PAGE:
I just read two fine essays published today by the Libertarian Alliance, the leading British libertarian organization. In the first essay, Nigel Meek analyzes the correlations between economic freedom, civil freedom, and material prosperity. It turns out that the correlations are quite strong: countries with more economic freedom tend to have more civil freedom, and vice-versa (so much for the arguments on the left and right that one can stably possess one kind of freedom without the other). Furthermore, there is a strong correlation between freedom and prosperity. Meek creates a combined measure of economic freedom and civil freedom, and finds that two sad countries are tied for dead last: North Korea and Iraq (followed closely by Libya and Cuba). Fascinating. Meek also finds that the most free countries tend to be northern European or inheritors of English culture and legal institutions: the top fifteen are New Zealand, Ireland, Luxembourg, the Netherlands, the USA, Australia, Denmark, Switzerland, Finland, Estonia, Canada, the UK, the Bahamas, Sweden, and Austria.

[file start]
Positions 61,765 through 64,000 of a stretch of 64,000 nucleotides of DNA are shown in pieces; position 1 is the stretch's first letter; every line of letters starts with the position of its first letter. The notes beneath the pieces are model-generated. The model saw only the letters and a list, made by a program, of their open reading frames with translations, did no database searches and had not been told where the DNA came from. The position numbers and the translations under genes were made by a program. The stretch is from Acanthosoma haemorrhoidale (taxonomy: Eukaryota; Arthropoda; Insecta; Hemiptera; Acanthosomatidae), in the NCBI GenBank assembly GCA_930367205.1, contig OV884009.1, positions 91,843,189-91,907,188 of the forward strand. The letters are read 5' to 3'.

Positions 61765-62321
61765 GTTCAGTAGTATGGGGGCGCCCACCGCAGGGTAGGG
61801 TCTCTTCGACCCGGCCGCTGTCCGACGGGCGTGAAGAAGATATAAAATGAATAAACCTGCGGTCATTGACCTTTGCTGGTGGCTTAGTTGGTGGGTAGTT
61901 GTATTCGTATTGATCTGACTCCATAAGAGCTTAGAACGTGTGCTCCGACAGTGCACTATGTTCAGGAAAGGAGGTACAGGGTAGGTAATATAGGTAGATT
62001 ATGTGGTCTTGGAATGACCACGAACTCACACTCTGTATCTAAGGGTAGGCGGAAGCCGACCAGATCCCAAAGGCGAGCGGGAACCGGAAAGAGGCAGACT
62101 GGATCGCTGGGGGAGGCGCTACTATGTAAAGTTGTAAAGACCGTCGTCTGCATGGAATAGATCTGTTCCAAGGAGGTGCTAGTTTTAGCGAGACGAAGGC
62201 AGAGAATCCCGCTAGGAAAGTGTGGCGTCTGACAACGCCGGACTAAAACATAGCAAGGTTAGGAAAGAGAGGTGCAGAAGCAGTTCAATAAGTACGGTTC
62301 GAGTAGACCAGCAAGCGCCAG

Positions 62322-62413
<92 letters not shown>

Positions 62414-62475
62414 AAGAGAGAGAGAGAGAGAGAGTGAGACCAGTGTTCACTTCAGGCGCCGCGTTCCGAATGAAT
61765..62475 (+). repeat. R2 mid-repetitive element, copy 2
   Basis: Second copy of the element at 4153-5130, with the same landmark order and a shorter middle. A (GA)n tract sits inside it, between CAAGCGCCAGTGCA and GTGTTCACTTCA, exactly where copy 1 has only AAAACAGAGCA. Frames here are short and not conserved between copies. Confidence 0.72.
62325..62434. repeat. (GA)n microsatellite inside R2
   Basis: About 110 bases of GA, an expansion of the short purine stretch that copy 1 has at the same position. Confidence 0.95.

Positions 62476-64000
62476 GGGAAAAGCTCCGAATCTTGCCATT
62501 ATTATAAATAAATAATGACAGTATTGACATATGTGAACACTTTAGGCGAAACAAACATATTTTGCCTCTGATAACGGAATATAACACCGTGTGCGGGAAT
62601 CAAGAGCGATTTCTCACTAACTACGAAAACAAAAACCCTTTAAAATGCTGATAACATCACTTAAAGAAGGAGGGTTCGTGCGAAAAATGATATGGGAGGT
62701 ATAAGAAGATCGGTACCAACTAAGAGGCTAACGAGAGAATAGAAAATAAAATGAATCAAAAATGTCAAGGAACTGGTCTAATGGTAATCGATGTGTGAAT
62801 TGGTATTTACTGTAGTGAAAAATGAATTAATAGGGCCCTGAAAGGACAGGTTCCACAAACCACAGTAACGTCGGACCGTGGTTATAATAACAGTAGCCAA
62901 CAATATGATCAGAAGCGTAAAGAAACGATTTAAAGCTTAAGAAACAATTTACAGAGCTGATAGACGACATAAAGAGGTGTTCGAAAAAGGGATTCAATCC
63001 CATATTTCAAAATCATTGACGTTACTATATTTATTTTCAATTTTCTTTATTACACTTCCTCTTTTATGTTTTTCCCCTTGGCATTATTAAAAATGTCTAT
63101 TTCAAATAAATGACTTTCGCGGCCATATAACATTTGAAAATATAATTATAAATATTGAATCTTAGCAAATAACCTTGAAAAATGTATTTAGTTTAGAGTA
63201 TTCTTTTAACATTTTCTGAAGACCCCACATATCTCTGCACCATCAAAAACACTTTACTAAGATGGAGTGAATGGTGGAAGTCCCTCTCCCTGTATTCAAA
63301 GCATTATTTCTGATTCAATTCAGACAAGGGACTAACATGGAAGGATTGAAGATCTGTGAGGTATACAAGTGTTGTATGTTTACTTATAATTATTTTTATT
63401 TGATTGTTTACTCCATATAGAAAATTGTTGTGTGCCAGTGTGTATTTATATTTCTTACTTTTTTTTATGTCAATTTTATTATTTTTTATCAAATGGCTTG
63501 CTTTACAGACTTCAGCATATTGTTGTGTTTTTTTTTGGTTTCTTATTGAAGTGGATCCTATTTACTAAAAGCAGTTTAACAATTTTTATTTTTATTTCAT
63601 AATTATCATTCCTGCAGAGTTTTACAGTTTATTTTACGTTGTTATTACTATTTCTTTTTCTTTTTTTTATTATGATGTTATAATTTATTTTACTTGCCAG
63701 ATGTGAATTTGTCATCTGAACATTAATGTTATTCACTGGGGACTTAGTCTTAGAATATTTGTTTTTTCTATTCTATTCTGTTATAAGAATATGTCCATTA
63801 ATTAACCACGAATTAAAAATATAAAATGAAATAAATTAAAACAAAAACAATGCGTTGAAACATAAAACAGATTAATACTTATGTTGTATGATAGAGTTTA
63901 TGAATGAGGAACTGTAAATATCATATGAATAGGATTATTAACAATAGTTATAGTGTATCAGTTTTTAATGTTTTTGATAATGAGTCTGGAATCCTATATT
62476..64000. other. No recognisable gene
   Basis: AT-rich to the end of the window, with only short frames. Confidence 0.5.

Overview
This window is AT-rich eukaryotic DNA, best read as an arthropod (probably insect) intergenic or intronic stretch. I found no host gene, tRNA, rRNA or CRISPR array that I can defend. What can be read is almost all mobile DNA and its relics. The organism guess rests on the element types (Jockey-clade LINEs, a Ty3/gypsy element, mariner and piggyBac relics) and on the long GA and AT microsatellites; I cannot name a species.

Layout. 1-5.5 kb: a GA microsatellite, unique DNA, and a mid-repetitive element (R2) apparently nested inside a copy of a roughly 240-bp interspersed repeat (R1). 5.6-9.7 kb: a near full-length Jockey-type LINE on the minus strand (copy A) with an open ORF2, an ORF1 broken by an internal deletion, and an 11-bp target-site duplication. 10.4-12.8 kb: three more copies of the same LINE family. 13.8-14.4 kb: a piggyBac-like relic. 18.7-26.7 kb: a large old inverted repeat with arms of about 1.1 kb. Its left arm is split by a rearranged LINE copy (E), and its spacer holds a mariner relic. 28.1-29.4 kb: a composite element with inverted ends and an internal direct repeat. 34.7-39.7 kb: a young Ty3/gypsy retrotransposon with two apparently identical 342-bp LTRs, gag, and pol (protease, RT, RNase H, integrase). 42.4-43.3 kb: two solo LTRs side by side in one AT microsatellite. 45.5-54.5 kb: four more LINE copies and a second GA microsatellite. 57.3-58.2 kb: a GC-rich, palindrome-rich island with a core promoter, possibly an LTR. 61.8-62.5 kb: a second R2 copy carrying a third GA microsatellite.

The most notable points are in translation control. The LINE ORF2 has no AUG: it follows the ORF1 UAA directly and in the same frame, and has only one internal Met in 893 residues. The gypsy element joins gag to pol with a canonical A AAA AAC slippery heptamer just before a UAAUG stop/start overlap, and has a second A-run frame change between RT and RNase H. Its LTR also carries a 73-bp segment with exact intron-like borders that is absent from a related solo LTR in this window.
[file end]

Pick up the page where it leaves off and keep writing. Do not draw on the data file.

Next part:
The second essay, by Dennis O'Keeffe, explores why societies downstream from British culture are so successful, with special attention given to America. Following John Stuart Mill's argument in Considerations on Representative Government and taking account of Guy Millière's recent book L'Amérique Monde, O'Keeffe locates the cause of American flourishing in what Mill calls "the active principle": the desire not to endure the world but to change it, and to change it for the better. Without shrinking from criticism of the stupefying banality of much American culture, O'Keeffe celebrates the vital energy, the ceaseless bustle, the inventive creativity, and the sheer motive power of American society. By contrast, he sees Europe as decidedly less active, Asian capitalism as "emulative", and Muslim nations as downright envious. His analysis is more nuanced than I'm portraying here and well worth reading, so don't take my word for it.
Peter Saint-Andre > Journal